HONOLULU — The state auditor has canceled a $700,000 contract with an outside accounting firm to examine change orders and other cost items of the 20-mile (32-kilometer) rail line under construction on Oahu.
The office terminated the contract with BKD LLP because it was not happy with the work, state Auditor Les Kondo told the Honolulu Star-Advertiser .
Kondo said he does not know if his office will rebid the contract, or if the state will try to recoup about $450,000 already spent on the contract. The office is consulting the state attorney general’s office about the matter, he said.
“We had concerns about the accuracy of the information that was being reported, and we had asked the contractor to provide us with assurance that the information was accurate and supported with appropriate evidence,” Kondo said. “The contractor was not willing to do that.”
The auditor’s decision comes as state lawmakers are considering measures that would reduce the auditor’s oversight of the $9.2 billion rail project. The state House voted Tuesday to stop requiring the auditor to produce an annual review of Honolulu Authority for Rapid Transportation documents.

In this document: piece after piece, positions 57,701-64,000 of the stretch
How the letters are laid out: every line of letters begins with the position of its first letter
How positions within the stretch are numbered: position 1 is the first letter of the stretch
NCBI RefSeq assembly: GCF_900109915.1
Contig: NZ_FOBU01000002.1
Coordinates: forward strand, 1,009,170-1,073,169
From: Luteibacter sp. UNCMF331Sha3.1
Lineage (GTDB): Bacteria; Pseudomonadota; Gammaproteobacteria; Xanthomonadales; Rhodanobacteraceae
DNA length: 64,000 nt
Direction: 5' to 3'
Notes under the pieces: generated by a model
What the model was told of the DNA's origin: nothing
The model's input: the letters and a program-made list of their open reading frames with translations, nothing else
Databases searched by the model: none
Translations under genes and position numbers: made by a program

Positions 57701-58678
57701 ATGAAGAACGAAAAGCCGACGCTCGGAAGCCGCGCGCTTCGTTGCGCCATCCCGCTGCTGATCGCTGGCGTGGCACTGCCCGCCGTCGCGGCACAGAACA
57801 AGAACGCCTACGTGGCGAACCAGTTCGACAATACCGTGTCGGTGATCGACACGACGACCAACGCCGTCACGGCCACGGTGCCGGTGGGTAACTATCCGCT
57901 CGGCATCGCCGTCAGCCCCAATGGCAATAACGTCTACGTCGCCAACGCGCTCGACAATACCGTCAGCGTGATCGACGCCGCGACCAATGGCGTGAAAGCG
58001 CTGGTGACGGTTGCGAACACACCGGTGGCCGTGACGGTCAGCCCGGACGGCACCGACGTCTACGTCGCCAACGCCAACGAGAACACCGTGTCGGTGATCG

The projected price of the rail line has ballooned from the $5.1 billion price tag estimated in 2012. Lawmakers had instructed the auditor to provide annual reviews as part of a $2.4 billion state bailout of the project in 2017.
Lawmakers are now considering giving the responsibility to the state attorney general. House Finance Committee Chairwoman Sylvia Luke, a Democrat, said she wants attorney general’s office to take a “more aggressive approach” following growing concerns about the project.
Federal investigators in recent weeks have demanded tens of thousands of documents from the transportation authority, ranging from closed-door meeting minutes to information about landowners and tenants relocated from the rail path.
“In concert with the federal government, I think the state needs to do a little bit more in our investigation of finding out if there were misused (funds) and fraud dealing with state funds,” Luke said. “That’s not going to be accomplished by an audit. That needs to be accomplished through criminal vetting and the attorney general’s office taking a more aggressive approach on this issue.”
Information from: Honolulu Star-Advertiser, http://www.staradvertiser.com